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Of course, if he wants to make an enemy of the smartest advocacy group on the planet for no real reason, I'm inclined to let him fall on that sword.

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Apparently, I do not know how to eat Bimimbap. Our waitress at Sole Cafe observed our dish, asked "why are you eating it like that?" and proceeded to add rice, hot sauce, and mix the whole thing up.

Korean food needs instructions. Good thing it tastes so awesome.

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Victory 44 has bought out the coffee shop next door and opening a deli and high-end coffee shop, featuring house-cured meats, charcuterie and take out foods.

This is the best thing that has ever happened to me in my life.

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We find out baby's gender on March 25. Once it is born, I'll probably be handing over blogger responsibilities to him or her.

Thursday, March 10, 2011

Brian McLaren and the Royal "We"

Brian McLaren is not my favorite person. Let's just put it that way. Here goes.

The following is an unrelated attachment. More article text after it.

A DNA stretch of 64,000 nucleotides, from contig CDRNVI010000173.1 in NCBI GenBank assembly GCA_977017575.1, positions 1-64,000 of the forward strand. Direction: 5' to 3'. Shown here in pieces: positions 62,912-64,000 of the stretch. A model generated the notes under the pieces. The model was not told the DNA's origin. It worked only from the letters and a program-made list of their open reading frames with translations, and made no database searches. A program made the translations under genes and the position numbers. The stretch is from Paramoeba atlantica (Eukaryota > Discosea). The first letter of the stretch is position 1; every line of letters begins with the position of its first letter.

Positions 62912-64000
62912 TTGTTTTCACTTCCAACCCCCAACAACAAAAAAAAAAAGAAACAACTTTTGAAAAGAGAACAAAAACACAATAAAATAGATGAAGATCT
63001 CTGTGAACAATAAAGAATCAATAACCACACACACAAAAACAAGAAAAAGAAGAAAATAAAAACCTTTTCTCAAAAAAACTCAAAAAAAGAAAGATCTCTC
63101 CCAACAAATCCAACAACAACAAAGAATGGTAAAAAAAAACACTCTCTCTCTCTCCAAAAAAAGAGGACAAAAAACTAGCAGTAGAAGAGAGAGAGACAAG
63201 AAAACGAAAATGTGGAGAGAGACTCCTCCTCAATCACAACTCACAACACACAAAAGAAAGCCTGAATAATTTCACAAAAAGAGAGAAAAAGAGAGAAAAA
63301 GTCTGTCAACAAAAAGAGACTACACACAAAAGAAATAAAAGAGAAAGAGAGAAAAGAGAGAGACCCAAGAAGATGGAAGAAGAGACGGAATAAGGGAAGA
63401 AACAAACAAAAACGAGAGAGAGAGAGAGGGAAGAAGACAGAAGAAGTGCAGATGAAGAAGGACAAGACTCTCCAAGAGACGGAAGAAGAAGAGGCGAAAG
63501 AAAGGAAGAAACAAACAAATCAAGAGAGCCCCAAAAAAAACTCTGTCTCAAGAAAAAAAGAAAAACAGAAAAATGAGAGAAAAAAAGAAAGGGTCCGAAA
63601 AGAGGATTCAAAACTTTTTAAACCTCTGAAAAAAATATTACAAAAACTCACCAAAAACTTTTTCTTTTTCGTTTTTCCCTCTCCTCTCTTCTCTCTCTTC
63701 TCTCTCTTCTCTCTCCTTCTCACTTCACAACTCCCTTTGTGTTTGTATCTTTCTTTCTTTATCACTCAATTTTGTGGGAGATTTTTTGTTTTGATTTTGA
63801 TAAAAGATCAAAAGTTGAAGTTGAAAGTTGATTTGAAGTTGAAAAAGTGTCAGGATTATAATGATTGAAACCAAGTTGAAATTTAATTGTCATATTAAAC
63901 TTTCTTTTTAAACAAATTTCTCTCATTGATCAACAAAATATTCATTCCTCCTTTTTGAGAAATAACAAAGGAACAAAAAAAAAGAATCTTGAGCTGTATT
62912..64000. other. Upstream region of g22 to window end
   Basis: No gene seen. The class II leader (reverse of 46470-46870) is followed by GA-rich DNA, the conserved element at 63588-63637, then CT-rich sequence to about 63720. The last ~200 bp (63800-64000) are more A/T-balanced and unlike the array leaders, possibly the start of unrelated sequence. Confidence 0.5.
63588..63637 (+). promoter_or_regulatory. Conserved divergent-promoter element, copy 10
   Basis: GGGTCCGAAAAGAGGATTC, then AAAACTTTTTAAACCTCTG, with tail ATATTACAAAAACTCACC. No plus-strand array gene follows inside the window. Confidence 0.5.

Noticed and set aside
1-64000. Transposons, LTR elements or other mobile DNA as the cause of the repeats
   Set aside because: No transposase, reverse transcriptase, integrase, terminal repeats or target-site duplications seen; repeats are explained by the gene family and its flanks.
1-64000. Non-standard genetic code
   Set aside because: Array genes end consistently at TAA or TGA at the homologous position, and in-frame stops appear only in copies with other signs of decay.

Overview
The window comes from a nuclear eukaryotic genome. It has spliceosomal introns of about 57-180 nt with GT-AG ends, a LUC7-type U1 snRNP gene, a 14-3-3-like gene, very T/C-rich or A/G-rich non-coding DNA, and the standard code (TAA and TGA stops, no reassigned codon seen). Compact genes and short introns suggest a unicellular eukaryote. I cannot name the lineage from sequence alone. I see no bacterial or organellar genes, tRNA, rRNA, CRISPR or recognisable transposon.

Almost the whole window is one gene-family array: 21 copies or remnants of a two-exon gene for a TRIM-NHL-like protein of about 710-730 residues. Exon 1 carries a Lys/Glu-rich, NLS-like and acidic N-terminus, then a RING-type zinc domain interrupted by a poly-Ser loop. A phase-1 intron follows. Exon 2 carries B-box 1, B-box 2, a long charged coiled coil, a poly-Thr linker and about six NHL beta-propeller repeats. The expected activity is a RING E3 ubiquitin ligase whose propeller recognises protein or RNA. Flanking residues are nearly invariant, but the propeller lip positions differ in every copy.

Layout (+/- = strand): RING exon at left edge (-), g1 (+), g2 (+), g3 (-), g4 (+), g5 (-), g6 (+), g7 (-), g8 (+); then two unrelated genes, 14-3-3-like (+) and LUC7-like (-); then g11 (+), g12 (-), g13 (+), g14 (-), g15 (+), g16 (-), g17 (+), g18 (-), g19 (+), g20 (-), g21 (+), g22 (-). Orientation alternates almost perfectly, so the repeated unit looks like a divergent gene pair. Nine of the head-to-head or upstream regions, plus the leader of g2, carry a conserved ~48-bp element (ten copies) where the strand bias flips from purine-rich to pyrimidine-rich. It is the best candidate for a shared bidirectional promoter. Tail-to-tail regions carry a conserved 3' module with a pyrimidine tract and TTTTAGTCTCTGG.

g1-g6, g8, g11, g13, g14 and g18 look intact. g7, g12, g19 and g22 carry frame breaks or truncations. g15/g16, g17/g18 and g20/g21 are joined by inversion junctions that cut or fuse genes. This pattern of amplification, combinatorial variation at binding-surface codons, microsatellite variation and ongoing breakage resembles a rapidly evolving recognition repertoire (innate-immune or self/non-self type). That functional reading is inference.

With all the angst about the economy, the deficit, and a looming government shut-down, I’m still concerned that we’re treating symptoms rather than diagnosing the underlying disease.


Well, actually, we aren't really treating the symptoms either. The Obama administration is treating the economy like a doctor who recommends whiskey for a diabetes patient, so he can feel better after a dog eats his toes.


I know something about this. I spent a week in the hospital last year having loads of tests done — blood work, heart scans, stress tests, and sonograms. I was discharged without a diagnosis, merely with hopes that by treating the symptoms, whatever was wrong would go away. It didn’t. It turned out my real problem was a tick-born disease,


Great analogy. Thanks, Brian. Use Deep Woods Off next time.


Too often, what we get instead of diagnosis is blame shifting, with Republicans and Democrats pointing across the aisle: “It’s their fault!” Or even less helpful, we get vicious scapegoating, where we vent our frustration and anxiety on some minority group — Muslims, gays, and immigrants for starters.